Timber’s Term of the Week: Forest




  1. Land spanning more than 0.5 hectares (just over an acre – ed.) with trees higher than 5 meters (just over 16 feet – ed.) and a canopy cover of more than 10 percent, or trees able to reach these thresholds in situ. It does not include land that is predominantly under agricultural or urban land use. Forests are determined both by the presence of trees and the absence of other predominant land uses. The trees should be able to reach a minimum height of 5 meters in situ. Areas under reforestation which have yet to reach a crown density of 10 percent or tree height of 5 m are included, as are temporarily unstocked areas, resulting from human intervention or natural causes, that are expected to regenerate. (Source: the Food and Agriculture Organization of the United Nations (FAO))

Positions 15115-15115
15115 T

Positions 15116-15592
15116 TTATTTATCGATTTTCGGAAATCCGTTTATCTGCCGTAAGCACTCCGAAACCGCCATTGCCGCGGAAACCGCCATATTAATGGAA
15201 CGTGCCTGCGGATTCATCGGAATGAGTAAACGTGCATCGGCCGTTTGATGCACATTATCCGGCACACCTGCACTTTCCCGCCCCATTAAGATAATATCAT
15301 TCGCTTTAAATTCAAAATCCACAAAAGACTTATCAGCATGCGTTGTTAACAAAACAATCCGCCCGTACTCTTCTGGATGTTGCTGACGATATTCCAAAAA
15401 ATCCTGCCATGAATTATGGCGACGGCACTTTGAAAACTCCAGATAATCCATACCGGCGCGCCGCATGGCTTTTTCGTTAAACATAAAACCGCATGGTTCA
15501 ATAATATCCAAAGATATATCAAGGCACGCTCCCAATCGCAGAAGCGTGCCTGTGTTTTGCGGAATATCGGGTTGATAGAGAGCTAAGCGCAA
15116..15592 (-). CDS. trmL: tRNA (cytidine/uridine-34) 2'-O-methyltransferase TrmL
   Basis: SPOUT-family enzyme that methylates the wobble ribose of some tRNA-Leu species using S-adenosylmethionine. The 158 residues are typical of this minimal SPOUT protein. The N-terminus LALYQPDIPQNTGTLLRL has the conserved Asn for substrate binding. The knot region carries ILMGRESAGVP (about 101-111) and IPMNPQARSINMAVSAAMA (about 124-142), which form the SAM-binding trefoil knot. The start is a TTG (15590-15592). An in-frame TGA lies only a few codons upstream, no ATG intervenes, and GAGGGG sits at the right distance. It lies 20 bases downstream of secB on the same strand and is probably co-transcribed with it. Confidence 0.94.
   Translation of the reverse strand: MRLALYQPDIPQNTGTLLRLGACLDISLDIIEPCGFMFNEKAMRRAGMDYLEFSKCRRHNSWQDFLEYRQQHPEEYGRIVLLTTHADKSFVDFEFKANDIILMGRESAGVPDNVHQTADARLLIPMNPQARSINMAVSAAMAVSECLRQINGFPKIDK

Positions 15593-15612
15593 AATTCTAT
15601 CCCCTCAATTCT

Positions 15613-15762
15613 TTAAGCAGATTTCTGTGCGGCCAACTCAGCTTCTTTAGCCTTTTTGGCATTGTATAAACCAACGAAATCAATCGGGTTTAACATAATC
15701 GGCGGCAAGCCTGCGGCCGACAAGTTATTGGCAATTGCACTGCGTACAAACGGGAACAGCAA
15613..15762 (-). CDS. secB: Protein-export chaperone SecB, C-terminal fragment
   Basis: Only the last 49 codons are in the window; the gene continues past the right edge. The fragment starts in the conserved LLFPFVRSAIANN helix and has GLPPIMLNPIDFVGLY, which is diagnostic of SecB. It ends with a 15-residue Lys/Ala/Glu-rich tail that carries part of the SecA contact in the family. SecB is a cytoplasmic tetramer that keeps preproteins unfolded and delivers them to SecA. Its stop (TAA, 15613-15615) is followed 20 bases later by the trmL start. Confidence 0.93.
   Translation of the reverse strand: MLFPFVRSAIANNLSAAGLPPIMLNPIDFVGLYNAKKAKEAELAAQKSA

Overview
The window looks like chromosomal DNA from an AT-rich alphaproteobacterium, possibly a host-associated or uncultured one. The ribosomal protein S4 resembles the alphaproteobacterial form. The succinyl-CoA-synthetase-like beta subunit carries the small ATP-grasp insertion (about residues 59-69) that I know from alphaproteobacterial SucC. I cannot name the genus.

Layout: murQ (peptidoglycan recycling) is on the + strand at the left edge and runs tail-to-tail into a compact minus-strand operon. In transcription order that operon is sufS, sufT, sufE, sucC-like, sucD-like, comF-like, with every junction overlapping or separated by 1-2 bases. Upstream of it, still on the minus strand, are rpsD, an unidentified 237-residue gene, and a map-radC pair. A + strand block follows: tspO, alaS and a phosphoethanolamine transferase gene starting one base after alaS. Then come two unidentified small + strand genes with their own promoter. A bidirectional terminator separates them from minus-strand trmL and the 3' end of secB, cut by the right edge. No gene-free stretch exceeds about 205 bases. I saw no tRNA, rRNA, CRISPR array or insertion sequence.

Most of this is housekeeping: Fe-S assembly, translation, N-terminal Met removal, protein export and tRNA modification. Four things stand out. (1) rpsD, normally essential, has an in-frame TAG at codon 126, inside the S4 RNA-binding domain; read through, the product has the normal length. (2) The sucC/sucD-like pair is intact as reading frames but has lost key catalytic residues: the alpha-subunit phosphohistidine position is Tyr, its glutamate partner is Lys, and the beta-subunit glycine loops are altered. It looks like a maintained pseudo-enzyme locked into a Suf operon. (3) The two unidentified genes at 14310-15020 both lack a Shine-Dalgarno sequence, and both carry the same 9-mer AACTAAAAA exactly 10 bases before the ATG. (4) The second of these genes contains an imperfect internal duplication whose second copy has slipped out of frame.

2. A group selection site on  Boggs Mountain State Forest
  3. Land at least 10 percent stocked by forest trees of any size, including land that formerly had such tree cover and that will be naturally or artificially regenerated. (Source Brad Smith, et. al.)


  1. forestland, timberland, woodland


Other sources say a forest is a tract of land covered with trees; these are not technical definitions. Using such definitions gives the impression that the practice clearcutting results in deforestation. I’ve written before about deforestation (Deforestation and Reforestation, What is Deforestation?, and Toilet Paper, Hummers, and Global Warming, oh my!) Logging does not equal deforestation. The FAO defines deforestation as “the conversion of forest to another land use or the long-term reduction of tree canopy cover below the 10% threshold … Deforestation implies the long-term or permanent loss of forest cover. Such a loss can only be caused and maintained through a continued man-induced or natural perturbation.” (World Forest Resource Assessment in 2000, On Definitions Of Forest And Forest Change)

This is deforestation; the conversion to another land use.

This is deforestation; the conversion to another land use.


Forest comes from Middle English, from Anglo-French, from Medieval Latin forestis.

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